Oxyde of iron .... .... 48
Qxyde of manganese .... . 20
Silicic acid ---- ... 13
Alumina .... ---- ... 5
Water .... ---- .... 14


It is found in the clay-slate at a hill about seven miles north of Larnaca, near Stroullus and Mavro-vouni. It can be dug on the surface of the ground, and is sent into Larnaca in small carts. The greater part is exported to Holland.

A green earth is found in Cyprus, chiefly on the northern slopes of Olympus, in sufficient quantity to pay for working it. This substance is the product of the decomposition of igneous rocks.

Klaproth has analysed it as follows:—

Silex .... .... 61'5 Oxyde of iron.... 20:5 Potash.... ... 18" Magnesia .... l'5 Water.... ... 8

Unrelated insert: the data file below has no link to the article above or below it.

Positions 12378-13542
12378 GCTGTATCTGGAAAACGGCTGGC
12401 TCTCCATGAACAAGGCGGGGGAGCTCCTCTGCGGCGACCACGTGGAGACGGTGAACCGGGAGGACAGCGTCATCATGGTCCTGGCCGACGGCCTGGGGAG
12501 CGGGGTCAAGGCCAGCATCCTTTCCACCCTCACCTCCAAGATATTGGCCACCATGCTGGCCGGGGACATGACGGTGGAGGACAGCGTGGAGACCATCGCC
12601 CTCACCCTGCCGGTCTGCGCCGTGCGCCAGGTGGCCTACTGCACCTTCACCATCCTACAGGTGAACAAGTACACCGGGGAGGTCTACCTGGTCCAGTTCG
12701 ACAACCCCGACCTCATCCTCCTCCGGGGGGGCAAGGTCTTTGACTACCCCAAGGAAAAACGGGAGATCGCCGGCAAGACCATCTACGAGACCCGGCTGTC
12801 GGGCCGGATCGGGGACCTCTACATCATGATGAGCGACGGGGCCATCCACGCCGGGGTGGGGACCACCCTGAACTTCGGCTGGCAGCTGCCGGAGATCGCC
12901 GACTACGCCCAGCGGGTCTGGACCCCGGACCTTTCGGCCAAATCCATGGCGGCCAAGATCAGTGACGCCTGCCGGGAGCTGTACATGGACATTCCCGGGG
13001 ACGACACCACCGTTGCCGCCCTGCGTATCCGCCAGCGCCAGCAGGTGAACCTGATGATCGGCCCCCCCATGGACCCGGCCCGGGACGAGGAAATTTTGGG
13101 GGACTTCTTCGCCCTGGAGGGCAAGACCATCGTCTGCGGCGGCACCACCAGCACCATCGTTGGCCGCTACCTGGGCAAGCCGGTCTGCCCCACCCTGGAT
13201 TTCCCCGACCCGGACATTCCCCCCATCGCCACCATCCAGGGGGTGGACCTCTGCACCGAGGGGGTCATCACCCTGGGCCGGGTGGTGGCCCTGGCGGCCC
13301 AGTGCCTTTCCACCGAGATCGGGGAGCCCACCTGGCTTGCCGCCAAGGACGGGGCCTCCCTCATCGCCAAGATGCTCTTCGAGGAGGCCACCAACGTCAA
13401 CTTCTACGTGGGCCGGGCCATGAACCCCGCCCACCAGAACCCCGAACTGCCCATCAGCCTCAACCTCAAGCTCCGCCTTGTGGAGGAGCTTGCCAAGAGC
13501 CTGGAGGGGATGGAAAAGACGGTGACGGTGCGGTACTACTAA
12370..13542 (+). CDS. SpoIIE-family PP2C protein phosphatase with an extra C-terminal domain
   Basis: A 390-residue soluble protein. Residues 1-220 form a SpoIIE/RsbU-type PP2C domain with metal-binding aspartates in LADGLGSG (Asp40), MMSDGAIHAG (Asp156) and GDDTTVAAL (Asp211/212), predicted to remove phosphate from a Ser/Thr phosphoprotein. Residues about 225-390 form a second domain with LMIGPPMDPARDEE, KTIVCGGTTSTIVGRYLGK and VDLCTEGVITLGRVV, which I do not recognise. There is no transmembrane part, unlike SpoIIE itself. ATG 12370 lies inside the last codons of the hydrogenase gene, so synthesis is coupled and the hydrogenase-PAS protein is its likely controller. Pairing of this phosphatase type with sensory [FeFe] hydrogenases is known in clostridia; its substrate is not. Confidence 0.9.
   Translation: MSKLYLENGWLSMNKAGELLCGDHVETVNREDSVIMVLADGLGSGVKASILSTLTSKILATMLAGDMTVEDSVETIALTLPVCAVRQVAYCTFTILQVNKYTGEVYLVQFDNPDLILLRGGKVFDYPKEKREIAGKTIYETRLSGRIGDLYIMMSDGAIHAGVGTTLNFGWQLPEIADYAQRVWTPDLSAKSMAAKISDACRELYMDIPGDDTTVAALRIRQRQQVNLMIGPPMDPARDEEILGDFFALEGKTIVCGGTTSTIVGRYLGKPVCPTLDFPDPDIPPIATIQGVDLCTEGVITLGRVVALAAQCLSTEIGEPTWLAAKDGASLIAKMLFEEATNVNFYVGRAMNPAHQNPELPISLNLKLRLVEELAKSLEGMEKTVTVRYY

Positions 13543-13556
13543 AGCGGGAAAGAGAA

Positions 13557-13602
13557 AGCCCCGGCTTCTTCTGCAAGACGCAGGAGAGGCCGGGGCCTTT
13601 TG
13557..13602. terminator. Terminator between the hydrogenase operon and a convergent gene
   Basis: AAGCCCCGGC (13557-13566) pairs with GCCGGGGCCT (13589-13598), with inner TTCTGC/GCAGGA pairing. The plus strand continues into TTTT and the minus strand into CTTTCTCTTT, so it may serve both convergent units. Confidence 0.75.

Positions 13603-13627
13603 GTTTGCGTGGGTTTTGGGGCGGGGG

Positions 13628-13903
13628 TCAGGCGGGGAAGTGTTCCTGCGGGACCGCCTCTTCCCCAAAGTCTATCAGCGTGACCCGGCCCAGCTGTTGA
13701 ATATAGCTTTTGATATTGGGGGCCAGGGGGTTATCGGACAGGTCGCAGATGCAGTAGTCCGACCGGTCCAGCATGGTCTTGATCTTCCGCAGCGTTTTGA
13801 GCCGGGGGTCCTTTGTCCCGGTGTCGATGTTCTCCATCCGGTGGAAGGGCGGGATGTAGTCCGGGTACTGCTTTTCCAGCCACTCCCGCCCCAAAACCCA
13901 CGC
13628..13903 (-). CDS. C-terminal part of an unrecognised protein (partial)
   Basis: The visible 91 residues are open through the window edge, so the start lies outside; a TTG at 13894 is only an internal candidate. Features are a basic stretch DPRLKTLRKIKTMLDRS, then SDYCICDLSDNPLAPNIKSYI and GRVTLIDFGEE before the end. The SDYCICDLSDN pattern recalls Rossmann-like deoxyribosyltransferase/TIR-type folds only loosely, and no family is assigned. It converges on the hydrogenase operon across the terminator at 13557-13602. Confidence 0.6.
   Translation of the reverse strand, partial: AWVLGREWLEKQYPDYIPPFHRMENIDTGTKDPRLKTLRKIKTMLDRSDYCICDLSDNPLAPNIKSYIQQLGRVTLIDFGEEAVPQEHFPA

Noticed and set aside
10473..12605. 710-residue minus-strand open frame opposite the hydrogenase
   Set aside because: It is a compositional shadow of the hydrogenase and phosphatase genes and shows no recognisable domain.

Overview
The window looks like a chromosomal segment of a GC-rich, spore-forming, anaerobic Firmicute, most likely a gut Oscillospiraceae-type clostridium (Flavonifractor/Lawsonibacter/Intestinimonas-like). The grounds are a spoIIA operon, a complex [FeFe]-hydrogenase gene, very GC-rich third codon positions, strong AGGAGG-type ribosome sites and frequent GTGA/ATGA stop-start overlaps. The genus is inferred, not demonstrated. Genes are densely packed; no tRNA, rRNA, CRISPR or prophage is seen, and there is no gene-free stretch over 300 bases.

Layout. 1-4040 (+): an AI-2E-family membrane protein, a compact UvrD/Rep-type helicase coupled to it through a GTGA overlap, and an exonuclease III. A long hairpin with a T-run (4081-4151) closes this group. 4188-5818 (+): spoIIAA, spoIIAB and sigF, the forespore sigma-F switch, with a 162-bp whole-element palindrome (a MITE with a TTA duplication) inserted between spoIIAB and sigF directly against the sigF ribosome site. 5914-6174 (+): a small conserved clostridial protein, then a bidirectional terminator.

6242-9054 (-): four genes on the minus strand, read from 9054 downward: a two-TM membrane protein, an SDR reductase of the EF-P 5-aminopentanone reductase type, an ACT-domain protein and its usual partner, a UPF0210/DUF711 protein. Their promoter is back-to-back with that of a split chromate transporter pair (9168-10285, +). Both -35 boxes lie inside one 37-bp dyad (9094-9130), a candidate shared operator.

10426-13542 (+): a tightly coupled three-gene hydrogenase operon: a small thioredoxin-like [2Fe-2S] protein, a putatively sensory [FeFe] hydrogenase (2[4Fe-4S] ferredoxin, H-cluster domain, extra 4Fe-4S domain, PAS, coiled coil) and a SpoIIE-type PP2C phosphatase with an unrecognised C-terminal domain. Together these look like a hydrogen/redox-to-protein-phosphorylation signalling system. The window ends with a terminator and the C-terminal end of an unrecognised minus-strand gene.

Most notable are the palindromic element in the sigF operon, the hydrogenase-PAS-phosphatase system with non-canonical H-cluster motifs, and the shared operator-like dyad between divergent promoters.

It is used by painters, and a green dye can also with very little preparation be made from it; it is employed for colouring the walls of rooms, &c. A small quantity is exported to Holland. This substance is found in Cyprus, and was an article of export in the seventeenth century. The asbestos (or amianthus) of Cyprus has been highly praised by ancient writers, but it is of no great value in the arts, and does not appear to have been much used in former times. Dioscorides, Dyscolus, and Etienne de Lusignan (1580) notice it in their works. It is chiefly found in the country between Limasol and Baffo, also in the hills above Soli, and is described as of superior quality, being very white and silky, with a delicate fibre. It is no longer worked in Cyprus. It has been stated that emery is to be found in Cyprus, but Gaudry thinks this is a mistake, and that some black sandstone of extreme hardness, which is found near the extremity of the Acamas peninsula has been mistaken for this substance. Ancient writers say that both black and white alum exist in Cyprus. Soda was once an article of export from Cyprus. M. De Mas Latrie says that the village of Kalopsida in the Messaria, was one of the places where it was chiefly collected. To the south of Tricomo, Gaudry noticed the plain covered with efflorescences of sulphate of soda which appeared like snow. It was analysed by M. A. Damour, and found to contain the following substances:–